On the first day of fourth grade, I stood for the Pledge, but noticed the boy to my right remained seated. When I told this to my parents that evening, we discovered he was the son of Witness parents in a neighboring congregation. This same scene must have played out at his home that evening, too, because the next morning we nearly jumped at each other in the excitement of learning we were not the only Witness in class. His decision to remain seated emboldened me to do likewise, and the sight of two classmates willfully staying put during the Pledge was quickly noticed by the whole class. Our fellow students asked for an explanation, and were thrilled to discover there was no law that proscribed participation. Soon, a full third of the class remained seated with the two of us. The number probably would have steadily rose, except our teacher — who seemed content with dissenting speech as long as it was comfortably in the minority — alerted the class that no one could henceforth remained seated during the Pledge unless they first brought in a note from their parents. (That, too, isn’t required by law.)

I’m not a Jehovah’s Witness anymore. In fact, I consider myself resolutely non-religious. But even though I no longer hold religious objections to reciting the Pledge, my distaste for the patriotic act stems from other areas of my worldview.

First, I sympathize with Newdow and his argument that the Pledge violates the Establishment Clause. Implicit in the Pledge is the idea that all Americans believe in supernatural deities, thereby slighting those that do not. It’s true, the wording is vague enough to be inclusive of several religious groups, but that’s part of the problem. Which God is being referred to? Vishnu? Thor? Allah? Satan? Many gods are expressly opposed to “liberty and justice for all” — most notably the God of the Old Testament who called for the wanton slaughter of anyone who didn’t follow His extremely pedantic regulations — and therefore the Pledge is self-contradictory. How can the United States be simultaneously “under God” and offer “liberty and justice for all” if said God — and presumably the Old Testament God is the one congress and Eisenhower had in mind when they altered the Pledge — is opposed to liberty and justice for all?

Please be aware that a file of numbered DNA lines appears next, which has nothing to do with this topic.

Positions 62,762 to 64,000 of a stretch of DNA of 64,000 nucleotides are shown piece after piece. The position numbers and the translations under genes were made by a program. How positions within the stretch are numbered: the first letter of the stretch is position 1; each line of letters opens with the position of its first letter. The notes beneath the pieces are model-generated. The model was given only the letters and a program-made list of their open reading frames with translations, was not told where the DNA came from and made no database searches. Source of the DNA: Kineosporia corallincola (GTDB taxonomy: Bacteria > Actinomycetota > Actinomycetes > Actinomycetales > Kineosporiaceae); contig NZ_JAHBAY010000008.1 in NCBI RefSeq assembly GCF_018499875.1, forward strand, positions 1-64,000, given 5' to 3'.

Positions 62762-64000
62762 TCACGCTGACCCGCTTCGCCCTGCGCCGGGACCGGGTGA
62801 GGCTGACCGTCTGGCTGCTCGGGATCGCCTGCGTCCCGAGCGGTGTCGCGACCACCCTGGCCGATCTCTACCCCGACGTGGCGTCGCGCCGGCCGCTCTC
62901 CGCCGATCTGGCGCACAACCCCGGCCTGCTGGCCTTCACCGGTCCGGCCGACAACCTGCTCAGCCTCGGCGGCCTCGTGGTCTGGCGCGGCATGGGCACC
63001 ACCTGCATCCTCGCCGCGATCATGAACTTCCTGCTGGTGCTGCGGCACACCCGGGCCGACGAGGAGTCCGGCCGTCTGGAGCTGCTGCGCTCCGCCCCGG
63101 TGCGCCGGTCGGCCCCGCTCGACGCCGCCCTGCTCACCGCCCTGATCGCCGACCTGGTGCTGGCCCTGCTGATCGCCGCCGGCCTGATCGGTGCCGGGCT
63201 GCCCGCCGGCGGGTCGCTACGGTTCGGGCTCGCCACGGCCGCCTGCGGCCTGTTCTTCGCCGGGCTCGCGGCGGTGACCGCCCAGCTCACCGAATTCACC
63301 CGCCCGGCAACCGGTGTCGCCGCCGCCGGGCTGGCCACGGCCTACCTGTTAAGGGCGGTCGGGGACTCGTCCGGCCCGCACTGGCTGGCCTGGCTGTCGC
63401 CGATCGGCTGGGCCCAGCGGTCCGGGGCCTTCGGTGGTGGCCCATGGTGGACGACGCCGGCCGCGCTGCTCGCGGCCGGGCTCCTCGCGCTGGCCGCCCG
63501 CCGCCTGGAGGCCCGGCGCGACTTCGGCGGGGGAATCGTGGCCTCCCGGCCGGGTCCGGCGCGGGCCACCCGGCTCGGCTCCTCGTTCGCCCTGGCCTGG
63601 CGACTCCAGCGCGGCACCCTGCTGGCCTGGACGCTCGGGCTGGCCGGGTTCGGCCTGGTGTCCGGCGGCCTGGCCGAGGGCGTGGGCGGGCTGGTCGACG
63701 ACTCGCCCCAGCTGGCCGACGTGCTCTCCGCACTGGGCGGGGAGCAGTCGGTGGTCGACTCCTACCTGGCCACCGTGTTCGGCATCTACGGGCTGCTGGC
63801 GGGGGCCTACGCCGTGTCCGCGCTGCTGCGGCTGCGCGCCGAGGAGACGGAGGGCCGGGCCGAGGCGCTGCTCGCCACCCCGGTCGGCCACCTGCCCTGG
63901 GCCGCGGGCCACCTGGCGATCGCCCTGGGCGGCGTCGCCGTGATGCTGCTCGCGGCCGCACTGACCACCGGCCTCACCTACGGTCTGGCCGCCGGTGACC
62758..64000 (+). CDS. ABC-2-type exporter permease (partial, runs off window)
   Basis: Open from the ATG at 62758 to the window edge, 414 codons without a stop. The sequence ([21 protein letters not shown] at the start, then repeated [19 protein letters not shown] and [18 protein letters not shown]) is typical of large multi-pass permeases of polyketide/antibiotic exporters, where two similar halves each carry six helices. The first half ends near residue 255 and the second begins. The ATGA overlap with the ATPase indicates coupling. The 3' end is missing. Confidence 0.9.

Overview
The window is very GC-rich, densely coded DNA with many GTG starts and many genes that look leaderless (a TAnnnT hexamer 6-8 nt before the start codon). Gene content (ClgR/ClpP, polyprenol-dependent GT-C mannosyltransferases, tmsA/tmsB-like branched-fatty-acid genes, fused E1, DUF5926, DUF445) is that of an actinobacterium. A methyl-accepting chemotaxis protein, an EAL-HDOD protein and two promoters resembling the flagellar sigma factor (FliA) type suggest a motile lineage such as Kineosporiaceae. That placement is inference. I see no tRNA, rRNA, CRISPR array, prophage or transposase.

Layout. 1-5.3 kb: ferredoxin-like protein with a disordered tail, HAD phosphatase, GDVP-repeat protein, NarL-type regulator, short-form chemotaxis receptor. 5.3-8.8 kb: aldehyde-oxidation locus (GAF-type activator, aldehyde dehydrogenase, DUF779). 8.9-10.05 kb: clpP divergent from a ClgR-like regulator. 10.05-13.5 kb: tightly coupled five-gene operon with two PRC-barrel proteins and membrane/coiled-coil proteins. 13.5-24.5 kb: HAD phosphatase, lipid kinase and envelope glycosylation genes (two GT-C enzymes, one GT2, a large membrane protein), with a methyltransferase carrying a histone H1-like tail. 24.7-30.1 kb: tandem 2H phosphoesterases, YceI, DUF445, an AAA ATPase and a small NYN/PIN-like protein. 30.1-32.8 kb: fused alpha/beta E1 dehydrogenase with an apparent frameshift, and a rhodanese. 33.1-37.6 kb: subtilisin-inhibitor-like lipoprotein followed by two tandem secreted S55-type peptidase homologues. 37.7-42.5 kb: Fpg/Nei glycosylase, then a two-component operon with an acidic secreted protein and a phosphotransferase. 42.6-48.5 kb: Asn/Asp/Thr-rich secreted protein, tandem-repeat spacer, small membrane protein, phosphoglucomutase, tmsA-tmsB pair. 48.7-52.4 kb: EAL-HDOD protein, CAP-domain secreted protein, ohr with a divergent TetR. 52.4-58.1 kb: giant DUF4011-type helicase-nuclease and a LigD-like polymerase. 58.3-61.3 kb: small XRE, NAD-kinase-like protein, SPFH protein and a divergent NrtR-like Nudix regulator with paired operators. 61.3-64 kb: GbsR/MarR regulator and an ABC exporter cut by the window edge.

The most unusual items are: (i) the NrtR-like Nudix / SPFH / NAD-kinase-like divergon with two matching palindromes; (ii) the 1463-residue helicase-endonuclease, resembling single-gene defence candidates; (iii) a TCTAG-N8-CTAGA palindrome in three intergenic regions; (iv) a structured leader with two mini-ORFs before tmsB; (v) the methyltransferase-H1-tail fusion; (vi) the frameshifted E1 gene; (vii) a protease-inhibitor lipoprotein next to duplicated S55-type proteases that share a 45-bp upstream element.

But the language of the Pledge is wanting in other ways.

I’ve never been clear on how I am supposed to “pledge allegiance to the flag”? It’s just cloth. Why not also pledge to the Statue of Liberty, or the Great Seal of the United States? These are mere symbols we have created. We give them meaning, but they have no meaning in and of themselves. Of course, it might appear that we are not pledging to the flag, per se, but to the principles and values that it stands for. But the wording of the Pledge demonstrates otherwise. It states that “I pledge allegiance to the flag of the United States of America, and to the republic for which it stands.” We are thus pledging both to what the flag stands for, and the flag itself.

The word “indivisible” likewise gives me concern. What if the United States were to sell the Northwest Angle to Canada? Would that be an affront to Americans’ collective sensibilities? What if Puerto Rico requests to leave off from their second-class status and form their own independent nation? Would these actions nullify the Pledge? Indeed, there was a time when several states decided to become “divisible.” They attempted to form their own Confederate nation. Our President warred against them in what became the costliest, bloodiest war in our nation’s history. And for what? I am strained to think of any quality of life metric that would not be improved if those states had been left to leave freely. Even today, many progresses that our nation could make are hampered by those same states. So indivisibility? Not so much.

So, second, I decline recitation of the Pledge because it affronts my education as English major. Important writings and statements should be clear, understandable, and non-hypocritical. The Pledge is none of these things.

But more important than the Pledge’s affront to the Establishment clause, the frustrating ambiguity, the allegiance to a piece of cloth, and refusing to allow lands to break off from the nation, is the whole idea of freedom. At nine years of age, my son is disenfranchised from having a voice in the government he is subjected to. I’m not clear why he should pledge his life to a government he has no hand in guiding. Nor is it clear why anyone should pledge themselves to one nation. A person’s worth is not diminished merely due to expatriation. We are free to leave the country, and no rote speech should compel anyone to stay.

When I later asked my son why he didn’t recite the Pledge, he said it seemed like a stupid thing to do. Though we had never talked with him about the Pledge, he claimed to be particularly annoyed by the phrase “under God” — a phrase, it would appear, that is equally detestable to Jehovah’s Witness and atheist parents alike. My wife asked him if anyone said anything to him regarding his non-compliance. Thankfully, he said no one ever said anything. She then suggested that if he felt like participating, to swap out “under God” with “under laws.”

I suggested to him that, if he’s interested in accuracy, he should also change the last word of the Pledge to “oil.”

(Image via Shutterstock)